A recent report revealed that the difference between children’s career aspirations from age seven to 17 are limited, and too often based on socio-economic background and influenced by TV, film and radio.
As a result, there is not only a reinforcing of gender stereotypes but also a concerning mismatch regarding students’ career aspirations and the jobs that will be in demand when they leave school.
To bridge this divide and inspire students to chase the careers they want, but might not necessarily feel confident enough to pursue, various initiatives have sprouted up to connect young people with industry experts who can offer advice and hands-on training.
UK not-profit organisation, Education Employers Charity (EEC) – which has been championing this approach for the last eight years – has conducted research to find ways in which teachers and employers can link students to employers that involve the least time and have the most impact on young people.
A key finding from the EEC’s research is that there is a much higher likelihood of students becoming NEET (Not in Education Employment and Training) when they haven’t been exposed to the world of work.
According to the data, young people who have four or more encounters with the world of work reduced their chances of being NEET from 25% to 4%.
This week, the company’s CEO, Nick Chambers, is in Australia to meet with education departments and the EEC’s industry partners. At the top of the agenda is sharing this research and tackling what he called the “shared concern” of helping students from disadvantaged students get the best out of their education.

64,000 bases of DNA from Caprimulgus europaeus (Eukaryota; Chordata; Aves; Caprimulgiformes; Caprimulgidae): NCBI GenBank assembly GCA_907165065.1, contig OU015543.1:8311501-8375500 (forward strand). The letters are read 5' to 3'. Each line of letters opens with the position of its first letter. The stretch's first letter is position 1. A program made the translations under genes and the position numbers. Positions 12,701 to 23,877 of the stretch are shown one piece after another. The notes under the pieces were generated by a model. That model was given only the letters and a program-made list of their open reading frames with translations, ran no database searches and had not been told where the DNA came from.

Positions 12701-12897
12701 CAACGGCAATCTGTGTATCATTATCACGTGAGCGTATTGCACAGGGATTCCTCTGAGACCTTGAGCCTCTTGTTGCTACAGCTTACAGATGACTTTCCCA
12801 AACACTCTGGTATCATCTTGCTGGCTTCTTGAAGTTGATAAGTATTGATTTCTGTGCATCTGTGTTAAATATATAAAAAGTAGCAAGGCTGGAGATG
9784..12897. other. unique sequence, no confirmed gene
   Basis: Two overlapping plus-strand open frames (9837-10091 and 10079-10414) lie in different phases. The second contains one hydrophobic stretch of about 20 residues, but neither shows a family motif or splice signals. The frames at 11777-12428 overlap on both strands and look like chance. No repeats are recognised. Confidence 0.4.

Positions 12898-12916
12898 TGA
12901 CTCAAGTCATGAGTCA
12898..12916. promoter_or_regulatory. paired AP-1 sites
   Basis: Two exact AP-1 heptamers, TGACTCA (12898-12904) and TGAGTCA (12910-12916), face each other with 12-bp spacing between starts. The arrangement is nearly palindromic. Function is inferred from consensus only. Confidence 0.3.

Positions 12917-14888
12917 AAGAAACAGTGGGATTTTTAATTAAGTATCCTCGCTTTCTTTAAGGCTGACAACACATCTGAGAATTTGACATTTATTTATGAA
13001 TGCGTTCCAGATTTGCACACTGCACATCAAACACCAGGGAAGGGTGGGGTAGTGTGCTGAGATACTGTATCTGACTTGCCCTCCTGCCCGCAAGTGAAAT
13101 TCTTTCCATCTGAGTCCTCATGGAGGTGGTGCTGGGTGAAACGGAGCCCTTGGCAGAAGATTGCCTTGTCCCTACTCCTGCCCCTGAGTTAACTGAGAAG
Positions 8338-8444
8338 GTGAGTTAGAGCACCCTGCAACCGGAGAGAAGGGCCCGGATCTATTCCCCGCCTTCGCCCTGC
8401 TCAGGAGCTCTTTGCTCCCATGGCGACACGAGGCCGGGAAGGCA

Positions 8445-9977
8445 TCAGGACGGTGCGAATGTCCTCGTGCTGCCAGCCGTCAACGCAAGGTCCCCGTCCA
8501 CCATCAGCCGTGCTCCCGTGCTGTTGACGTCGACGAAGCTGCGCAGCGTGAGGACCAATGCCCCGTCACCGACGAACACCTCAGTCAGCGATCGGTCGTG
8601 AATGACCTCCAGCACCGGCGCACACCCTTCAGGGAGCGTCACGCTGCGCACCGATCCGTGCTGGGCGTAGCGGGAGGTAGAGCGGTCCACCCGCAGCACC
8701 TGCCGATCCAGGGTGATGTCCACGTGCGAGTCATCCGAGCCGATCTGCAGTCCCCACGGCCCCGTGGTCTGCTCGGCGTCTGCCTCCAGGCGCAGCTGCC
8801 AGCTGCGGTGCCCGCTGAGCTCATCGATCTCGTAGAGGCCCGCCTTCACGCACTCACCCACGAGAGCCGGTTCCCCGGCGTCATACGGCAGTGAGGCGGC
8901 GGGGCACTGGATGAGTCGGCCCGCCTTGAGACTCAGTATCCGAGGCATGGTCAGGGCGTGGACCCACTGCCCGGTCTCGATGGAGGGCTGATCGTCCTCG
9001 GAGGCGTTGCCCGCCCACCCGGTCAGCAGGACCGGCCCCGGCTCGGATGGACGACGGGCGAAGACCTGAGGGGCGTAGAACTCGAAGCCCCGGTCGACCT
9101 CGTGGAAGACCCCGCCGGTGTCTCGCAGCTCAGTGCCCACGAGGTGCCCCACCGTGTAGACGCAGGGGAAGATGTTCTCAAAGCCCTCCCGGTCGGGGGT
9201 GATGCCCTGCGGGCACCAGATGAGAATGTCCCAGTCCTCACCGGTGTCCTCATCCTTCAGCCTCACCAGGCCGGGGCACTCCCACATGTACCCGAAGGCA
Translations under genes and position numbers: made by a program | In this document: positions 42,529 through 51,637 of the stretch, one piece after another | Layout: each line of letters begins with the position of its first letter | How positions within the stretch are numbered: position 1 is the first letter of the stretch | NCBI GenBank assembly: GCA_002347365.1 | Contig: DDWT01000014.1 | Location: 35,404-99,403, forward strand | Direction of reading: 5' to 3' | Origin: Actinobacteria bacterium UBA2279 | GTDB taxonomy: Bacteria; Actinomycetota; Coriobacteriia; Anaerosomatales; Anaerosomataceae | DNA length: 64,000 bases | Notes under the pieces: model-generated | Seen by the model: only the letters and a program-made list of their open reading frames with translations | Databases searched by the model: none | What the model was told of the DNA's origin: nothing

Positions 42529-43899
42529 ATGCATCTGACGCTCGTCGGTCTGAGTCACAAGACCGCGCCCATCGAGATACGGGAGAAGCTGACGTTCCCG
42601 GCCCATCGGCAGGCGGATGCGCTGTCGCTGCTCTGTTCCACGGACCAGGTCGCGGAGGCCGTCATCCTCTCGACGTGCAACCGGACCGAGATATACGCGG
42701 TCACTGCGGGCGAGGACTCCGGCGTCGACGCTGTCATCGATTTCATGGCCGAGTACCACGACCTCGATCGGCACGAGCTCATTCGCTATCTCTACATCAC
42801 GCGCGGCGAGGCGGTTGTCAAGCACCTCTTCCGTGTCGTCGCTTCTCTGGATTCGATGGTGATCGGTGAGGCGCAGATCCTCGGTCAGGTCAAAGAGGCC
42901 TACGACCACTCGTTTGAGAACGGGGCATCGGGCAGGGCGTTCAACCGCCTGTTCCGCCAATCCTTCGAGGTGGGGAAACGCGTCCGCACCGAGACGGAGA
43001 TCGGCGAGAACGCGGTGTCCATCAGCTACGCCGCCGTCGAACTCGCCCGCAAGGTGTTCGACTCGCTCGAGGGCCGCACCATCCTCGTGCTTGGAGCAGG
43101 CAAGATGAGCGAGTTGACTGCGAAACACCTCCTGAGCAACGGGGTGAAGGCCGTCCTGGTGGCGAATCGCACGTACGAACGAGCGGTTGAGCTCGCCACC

One of the ways the EEC is doing this is through the Inspiring the Future (ITF) Australia program – a free, quick and easy way for young people to meet with industry volunteers who can provide them with knowledge and advice about their desired career paths.
“We’ve done a lot of research in the UK and around the world, which we share, and it’s been a delight to share this with our colleagues, which include education departments, schools, The Smith Family and other industry partners here in Australia,” Chambers told The Educator.
Chambers said the charity’s work goes far beyond school-business partnerships, involving the full scope of employers Australia and around the world.
“I use the term ‘employers’ because by that I mean people from the private sector from the public sector, from the health service, from Government departments, from museums. I don’t just mean the corporate sector, so we use employers and not just business, which is quite an important distinction,” Chambers said.
Chambers said ITF is a particularly powerful initiative because it addresses the skills gap, which is a “shared concern” for governments, employers, schools and students.
“It’s in the employers’ interest to show the full range of jobs out there, and it helps the schools to engage young people. If you get mutual benefit, it tends to work and what I’ve found here is a real willingness of all the people I’ve been talking to, to collaborate and leave politics aside to say we’ve got to focus on preparing young people,” he said.
“No-one’s got much time or much money, so we’re looking at what is simple, easy, cost-effective and has a big impact.”
Chambers said research shows that less than 1% of Australian children get to meet industry volunteers – something he said can “easily be changed”.
“We’re asking people through ITF Australia just to go into a local school and chat about the job they do and the skills they use in that job,” Chambers said.
“They can show young people why the subjects that teachers are working to educate them about are really important, and why this matters, because without them they can’t do the fantastic jobs that are out there.”